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Robert Siegel's Golden Hollywood

Robert Siegel - Main Page

NOTE: The scans below are the property of Robert Siegel and The Digital Bits, and may not be
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In addition, please note that all the information contained within the text
is taken from ORIGINAL studio press materials, which may contain some errors.


Kings of the Sun

Film appreciation by Robert Siegel of The Digital Bits

Marking their second major motion picture to be filmed entirely on authentic locations in Mexico on the Yucatan (their first was The Magnificent Seven), MGM Home Video brings to DVD the 1963 classic Kings of the Sun. The Mirisch Company sought to spare no expense in their multi-million dollar screen epic, originally released by United Artists in 1963. With an aspect ratio of 2:35:1, the film was shot in Panavision with color by Deluxe. Kings of the Sun recreates a lost world that was once an ancient storied Mayan civilization of over 1,000 years ago. Nearly two years in various stages of preparation, numerous location scouting trips were made to Mexico, with special costumes designed for the cast of more than 15,000 extras. Various Mexican National Museum pieces of Mayan Jewelry and weapons were acquired for filming this epic. In addition, entire Mayan cities, fishing villages, pyramids, sacrificial alters and homes were recreated under the supervision of numerous Mexican scholars of the Mayan era. And, with special permission of the Mexican government, Kings of the Sun was photographed among the actual pyramids and ruins of the Mayan civilizations, which makes for fascinating viewing of this DVD.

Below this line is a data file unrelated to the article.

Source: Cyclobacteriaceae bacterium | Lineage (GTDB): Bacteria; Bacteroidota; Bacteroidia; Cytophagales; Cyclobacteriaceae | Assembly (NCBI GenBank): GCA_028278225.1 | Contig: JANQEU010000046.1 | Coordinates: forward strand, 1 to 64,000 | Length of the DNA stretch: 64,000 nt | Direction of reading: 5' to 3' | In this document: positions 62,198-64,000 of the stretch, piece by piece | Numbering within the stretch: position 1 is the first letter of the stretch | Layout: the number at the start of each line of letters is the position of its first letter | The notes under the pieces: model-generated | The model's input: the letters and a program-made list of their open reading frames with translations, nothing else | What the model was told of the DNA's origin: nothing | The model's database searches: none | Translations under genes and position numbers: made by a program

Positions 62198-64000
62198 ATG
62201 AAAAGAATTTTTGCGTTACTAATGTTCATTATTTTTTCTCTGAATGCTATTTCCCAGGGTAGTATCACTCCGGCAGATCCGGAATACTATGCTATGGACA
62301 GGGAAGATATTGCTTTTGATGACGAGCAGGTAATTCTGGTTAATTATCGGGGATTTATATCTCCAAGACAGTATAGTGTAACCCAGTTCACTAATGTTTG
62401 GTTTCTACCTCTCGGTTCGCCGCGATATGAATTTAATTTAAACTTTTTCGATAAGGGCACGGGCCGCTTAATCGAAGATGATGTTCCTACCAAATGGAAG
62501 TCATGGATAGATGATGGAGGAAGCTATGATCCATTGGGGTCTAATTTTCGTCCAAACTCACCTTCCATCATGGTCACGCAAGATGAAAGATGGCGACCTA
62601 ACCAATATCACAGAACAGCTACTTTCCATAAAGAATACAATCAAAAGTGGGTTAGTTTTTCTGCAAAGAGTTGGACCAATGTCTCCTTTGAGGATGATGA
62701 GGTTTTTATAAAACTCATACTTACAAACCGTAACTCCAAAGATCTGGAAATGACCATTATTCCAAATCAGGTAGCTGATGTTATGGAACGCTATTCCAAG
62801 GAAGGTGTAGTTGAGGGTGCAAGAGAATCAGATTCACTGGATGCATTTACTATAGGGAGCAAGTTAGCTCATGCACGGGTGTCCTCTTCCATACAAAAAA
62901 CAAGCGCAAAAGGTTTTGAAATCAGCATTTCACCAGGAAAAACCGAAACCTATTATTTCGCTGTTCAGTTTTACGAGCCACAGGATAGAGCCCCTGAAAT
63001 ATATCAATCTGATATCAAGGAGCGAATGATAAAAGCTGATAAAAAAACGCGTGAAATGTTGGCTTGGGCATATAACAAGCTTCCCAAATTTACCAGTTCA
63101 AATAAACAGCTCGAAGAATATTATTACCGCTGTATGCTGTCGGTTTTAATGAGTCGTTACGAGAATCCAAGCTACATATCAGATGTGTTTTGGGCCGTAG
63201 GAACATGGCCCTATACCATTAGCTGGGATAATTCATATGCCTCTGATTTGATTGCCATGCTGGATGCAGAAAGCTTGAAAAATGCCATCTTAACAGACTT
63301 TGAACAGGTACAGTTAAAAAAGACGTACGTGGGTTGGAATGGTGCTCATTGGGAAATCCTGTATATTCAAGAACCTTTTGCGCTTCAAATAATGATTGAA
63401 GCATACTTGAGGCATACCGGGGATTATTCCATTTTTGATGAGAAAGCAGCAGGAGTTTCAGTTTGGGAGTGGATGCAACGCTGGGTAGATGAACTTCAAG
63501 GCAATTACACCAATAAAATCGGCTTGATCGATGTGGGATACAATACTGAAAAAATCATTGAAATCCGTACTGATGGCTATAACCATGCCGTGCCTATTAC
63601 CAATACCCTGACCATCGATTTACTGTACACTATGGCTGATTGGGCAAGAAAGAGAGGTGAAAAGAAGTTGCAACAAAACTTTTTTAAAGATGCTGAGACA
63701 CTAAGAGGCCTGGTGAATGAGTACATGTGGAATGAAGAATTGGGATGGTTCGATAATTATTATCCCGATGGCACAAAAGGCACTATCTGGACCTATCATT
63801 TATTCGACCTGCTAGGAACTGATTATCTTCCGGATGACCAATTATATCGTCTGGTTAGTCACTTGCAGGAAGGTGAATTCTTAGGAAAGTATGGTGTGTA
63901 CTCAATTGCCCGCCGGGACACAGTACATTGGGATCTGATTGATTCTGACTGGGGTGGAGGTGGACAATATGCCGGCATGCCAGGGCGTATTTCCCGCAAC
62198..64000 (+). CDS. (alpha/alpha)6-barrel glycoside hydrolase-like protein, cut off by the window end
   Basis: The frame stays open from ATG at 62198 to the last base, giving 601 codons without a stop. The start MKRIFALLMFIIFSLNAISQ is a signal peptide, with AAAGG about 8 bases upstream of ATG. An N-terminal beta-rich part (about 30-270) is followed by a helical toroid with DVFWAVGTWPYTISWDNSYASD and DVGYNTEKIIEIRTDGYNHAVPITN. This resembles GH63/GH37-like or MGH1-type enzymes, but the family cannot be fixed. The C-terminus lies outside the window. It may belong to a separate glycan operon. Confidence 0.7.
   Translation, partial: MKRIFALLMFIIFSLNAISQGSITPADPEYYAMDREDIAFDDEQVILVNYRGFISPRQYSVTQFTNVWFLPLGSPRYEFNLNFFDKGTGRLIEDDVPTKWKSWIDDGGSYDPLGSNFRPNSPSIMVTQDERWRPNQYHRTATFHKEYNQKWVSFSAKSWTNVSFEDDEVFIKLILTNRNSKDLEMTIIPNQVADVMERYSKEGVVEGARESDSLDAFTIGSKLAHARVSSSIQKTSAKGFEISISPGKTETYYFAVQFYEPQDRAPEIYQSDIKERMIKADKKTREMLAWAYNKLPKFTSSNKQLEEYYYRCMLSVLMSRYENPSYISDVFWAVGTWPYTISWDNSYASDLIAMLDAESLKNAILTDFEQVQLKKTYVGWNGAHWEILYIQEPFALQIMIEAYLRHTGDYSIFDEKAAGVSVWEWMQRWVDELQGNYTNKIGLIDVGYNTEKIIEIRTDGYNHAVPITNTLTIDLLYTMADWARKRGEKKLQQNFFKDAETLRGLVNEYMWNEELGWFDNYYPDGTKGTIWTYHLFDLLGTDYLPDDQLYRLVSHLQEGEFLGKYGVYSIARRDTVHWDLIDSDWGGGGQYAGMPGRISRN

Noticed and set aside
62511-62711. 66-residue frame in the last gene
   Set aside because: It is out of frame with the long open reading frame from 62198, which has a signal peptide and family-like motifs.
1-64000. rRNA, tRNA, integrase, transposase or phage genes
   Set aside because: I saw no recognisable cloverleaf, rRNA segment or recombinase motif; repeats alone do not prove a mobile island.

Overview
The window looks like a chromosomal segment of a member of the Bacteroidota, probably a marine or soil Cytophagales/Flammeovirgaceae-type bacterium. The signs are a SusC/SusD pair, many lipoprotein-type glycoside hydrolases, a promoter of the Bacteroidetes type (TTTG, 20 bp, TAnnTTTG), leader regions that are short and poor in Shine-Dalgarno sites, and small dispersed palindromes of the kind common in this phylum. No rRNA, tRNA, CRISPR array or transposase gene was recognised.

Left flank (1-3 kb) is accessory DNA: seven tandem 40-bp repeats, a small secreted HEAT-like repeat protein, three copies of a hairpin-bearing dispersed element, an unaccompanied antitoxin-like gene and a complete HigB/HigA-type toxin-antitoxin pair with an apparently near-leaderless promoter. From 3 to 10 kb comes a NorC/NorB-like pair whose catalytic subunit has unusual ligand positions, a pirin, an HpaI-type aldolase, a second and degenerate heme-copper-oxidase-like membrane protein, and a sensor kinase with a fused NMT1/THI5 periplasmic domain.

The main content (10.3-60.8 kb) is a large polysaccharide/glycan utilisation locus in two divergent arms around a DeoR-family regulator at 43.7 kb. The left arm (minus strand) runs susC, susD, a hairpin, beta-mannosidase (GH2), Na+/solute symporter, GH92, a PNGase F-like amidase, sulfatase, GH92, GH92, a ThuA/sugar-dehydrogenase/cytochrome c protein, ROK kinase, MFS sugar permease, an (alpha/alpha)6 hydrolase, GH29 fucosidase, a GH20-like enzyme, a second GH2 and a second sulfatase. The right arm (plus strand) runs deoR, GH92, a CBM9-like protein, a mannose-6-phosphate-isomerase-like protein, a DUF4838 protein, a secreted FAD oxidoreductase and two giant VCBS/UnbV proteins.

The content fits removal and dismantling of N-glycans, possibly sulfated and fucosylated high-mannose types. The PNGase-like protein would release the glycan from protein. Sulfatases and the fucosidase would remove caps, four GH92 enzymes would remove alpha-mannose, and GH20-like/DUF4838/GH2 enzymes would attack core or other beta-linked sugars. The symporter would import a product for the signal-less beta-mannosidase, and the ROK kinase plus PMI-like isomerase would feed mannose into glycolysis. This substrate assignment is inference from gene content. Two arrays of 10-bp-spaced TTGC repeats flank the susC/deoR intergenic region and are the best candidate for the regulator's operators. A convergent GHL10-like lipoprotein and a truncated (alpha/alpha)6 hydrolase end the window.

Kings of the Sun stars Yul Brynner (The Ten Commandments, The King and I, The Magnificent Seven) as the leader of a great Indian nation that does combat with the legendary Mayans. Also starring are British screen actress Shirley Anne Field (Alfie, The Buckaneer TV series) as the Mayan Indian princess, and George Chakaris (633 Squadron, West Side Story and later TV's One Life to Live) and Brad Dexter (House of Bamboo, Magnificent Seven, Taras Bulba and Von Ryan's Express) as warriors.

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Kings of the Sun - Press Book Scan